A Last Encounter With the Stasi
Christian Bürger’s Diary, 12th Entry
2 August 1990
“Reichenbach. Here the fear was greatest. It was the last stop on East German territory. Four men got on, and you could see from miles off that they were from the State Security department. Two of them entered our compartment and the two others went into another: “IDs, please!”
A few people refused to show their passports. Most of us had in recent years found out the hard way that things never ended well if you handed your ID over to a Stasi officer. But those who refused got yelled at: “It’s the property of the German Democratic Republic. Now hand it over! Immediately.” So it happened that our IDs were confiscated and they weren’t returned to us. Few cared. But I still had the “mark of Cain” in my pocket, the “PM-12” that told all and sundry that I had tried to flee East Germany. I felt certain they would refuse to let me continue onwards with it. The thought that I would be hauled off the train and slammed back in jail started bubbling up.
“I suddenly no longer saw the Stasi officer as a threat. In fact, I almost felt sorry for him. He was merely a petty official in a system from which we were just liberating ourselves – by train.”
I was seized by a wave of fear. But I’d learned to no longer be washed away by the wave. Fear had become my constant persecutor, but I didn’t want to give it the opportunity to overcome me so close to my goal. The other refugees were all experiencing the same thing. As the fear spread that our journey might just end here so did an uncanny silence. Then the door to our compartment was wrenched open. When I was asked for my papers I had the chance to either look for excuses or go on the offensive. My final goal almost within my grasp, this was my last great challenge, and so I summoned all my courage, and resolved to go on the attack. The way the guy from the Stasi was eyeballing me … That very moment I noticed how much courage and self-confidence I had gained during the last few weeks in the embassy and that there was no way fear was about to overwhelm me.
I suddenly no longer saw the Stasi officer as a threat. In fact, I almost felt sorry for him. He was merely a petty official in a system from which we were just liberating ourselves – by train. He did not have the good fortune to be aboard with us. He was a pitiful cog in the system. And faced by this little cog, I simply retorted: “My ID. You guys confiscated it ages ago!”
Video Diary Episode 12
A LAST ENCOUNTER WITH THE STASI
The Stasi guy asked me my name and consulted a little book. “Christian Bürger”, I said with all the self-confidence as I could muster. That moment the heads of all the four Stasi officers turned and they stared at me. As if suddenly David Hasselhoff were dancing atop the Berlin Wall. As if I was a celebrity … I was confused for a second, but did not drop my mask, and continued to stare back defiantly. I held their gaze. The officer jotted something down in his little book, looked at me briefly and then moved on to collect up other IDs.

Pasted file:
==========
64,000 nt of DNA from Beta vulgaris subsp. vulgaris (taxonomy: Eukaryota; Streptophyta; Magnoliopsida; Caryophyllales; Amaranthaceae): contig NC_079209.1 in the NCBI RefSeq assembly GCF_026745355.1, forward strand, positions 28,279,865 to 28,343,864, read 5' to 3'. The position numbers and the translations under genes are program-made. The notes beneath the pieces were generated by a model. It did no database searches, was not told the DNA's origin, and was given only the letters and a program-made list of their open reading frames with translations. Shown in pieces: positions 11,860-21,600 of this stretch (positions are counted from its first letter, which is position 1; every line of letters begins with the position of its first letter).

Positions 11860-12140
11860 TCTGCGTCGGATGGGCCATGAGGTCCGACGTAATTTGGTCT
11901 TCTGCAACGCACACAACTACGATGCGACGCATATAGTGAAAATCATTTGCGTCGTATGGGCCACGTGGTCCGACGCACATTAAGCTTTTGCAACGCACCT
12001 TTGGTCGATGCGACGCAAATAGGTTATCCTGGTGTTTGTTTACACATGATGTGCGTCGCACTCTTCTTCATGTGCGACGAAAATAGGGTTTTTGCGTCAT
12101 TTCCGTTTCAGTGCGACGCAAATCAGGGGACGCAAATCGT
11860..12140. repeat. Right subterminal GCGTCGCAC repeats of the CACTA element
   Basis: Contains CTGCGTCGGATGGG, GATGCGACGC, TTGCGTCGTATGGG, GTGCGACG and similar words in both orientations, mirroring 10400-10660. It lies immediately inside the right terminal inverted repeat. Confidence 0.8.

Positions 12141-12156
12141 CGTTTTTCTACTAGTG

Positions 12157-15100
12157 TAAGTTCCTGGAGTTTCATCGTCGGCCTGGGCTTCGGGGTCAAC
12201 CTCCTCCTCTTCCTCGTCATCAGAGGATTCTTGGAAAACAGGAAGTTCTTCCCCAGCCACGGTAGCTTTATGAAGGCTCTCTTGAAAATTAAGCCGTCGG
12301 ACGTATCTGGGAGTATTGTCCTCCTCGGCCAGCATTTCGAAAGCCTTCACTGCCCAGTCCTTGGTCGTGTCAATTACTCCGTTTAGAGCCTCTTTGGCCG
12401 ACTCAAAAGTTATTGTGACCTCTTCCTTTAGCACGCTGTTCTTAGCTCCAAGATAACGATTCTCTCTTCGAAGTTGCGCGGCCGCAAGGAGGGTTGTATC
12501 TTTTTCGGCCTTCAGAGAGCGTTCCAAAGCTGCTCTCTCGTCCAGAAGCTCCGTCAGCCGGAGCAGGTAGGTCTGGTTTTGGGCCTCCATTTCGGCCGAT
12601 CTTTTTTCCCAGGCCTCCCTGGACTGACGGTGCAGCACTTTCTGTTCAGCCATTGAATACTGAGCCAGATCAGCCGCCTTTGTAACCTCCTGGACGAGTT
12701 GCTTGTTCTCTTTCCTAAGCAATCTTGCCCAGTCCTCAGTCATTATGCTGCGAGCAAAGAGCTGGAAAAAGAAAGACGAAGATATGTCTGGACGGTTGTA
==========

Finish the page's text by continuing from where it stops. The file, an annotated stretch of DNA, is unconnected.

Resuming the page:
Not until we were in the West did it dawn on me what had happened. I’d constantly been interviewed by journalists from the West while in the embassy. I’d constantly been on the evening news as the ‘voice’ of the refugees. The press was so much part of my everyday routine in the embassy that I’d not really attached any great importance to it. But unbeknownst to me during my time in Prague I’d become a celebrity. There’d have been a scandal had they arrested me. The media had given me immunity. My liberty train started rolling again.”
CONTEMPORARY WITNESSES – AND WHAT BECAME OF THEM
Hans Joachim Weber, Diplomat
From early 1989 he was responsible for the refugees in the German embassy in Prague. Finally, he also accompanied a train to West Germany and travelled straight back to accompany the second wave of departures.
And some were standing, not everyone got a seat, many people were standing, and then I walked down the train and handed out cigarettes and… well, and I calmed a few people down, and then they turned up, the East German border guards, now that had not been agreed, taking everyone’s IDs off them. That amounted to on-the-spot expatriation and that really hadn’t been agreed. We hadn’t agreed that people who forfeit their IDs… they said “Hey you” and threw them out the window, the IDs, or tore them up if one of them came in, one of the, the guards, right? It was safe. I mean, an agreement’s an agreement. And what they’d agreed to, they more or less kept to, well, yes, at that moment in time.